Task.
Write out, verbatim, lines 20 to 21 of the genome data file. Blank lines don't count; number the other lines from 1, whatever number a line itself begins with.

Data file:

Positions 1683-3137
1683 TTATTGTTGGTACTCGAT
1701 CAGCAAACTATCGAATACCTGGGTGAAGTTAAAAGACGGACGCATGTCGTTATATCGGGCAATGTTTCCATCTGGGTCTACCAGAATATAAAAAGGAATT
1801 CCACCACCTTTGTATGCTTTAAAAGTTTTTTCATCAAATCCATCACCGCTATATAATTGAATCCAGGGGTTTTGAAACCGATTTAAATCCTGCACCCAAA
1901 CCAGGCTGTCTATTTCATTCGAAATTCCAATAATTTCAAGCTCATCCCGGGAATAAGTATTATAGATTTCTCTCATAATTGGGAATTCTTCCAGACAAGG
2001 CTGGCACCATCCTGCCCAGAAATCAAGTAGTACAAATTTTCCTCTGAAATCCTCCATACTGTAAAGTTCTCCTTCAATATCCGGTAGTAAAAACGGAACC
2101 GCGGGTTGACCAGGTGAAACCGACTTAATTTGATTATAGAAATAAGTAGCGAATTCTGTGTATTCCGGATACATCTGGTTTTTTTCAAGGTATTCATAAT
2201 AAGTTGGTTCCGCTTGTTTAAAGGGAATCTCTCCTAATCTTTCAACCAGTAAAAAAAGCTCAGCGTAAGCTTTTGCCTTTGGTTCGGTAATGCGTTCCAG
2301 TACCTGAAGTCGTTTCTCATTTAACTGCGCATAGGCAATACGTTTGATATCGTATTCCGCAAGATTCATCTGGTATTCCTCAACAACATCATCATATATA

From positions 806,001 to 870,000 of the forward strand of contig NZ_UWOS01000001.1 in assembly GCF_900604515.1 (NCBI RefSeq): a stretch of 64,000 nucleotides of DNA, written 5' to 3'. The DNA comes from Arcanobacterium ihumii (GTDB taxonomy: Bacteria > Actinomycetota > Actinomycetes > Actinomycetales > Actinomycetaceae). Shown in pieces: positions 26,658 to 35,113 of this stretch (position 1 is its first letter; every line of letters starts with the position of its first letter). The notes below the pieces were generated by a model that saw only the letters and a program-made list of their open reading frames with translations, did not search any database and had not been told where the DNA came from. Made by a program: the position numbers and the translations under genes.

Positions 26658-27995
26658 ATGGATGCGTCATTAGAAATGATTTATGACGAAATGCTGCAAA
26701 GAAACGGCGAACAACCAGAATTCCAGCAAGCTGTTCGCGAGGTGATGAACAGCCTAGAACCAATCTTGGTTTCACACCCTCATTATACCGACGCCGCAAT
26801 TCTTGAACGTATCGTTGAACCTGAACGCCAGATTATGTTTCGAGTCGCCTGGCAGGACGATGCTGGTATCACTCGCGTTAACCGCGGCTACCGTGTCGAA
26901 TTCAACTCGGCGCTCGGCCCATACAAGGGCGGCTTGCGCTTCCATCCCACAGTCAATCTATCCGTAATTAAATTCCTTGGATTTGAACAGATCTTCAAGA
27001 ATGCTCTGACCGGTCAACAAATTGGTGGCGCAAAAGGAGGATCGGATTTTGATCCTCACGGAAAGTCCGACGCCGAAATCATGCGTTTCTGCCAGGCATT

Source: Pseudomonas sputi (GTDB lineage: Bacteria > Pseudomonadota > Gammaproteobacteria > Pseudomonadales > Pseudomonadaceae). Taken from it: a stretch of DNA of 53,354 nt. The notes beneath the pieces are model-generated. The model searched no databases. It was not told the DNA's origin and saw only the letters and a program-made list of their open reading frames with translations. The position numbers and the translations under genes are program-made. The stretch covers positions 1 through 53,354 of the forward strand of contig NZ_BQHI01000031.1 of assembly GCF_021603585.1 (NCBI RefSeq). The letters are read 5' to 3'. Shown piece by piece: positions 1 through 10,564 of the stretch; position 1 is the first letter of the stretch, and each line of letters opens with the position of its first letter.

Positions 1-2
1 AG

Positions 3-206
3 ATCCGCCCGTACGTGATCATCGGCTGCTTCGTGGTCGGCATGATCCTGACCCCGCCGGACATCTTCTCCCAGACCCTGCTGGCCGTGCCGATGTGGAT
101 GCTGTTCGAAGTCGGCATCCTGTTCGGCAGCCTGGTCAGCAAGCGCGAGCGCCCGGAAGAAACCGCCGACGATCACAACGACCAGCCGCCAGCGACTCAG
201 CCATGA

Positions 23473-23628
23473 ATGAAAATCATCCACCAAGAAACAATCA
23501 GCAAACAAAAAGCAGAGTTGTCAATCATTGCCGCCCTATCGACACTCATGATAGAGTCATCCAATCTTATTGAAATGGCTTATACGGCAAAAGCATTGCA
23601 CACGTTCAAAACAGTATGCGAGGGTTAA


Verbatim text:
Positions 3-206
3 ATCCGCCCGTACGTGATCATCGGCTGCTTCGTGGTCGGCATGATCCTGACCCCGCCGGACATCTTCTCCCAGACCCTGCTGGCCGTGCCGATGTGGAT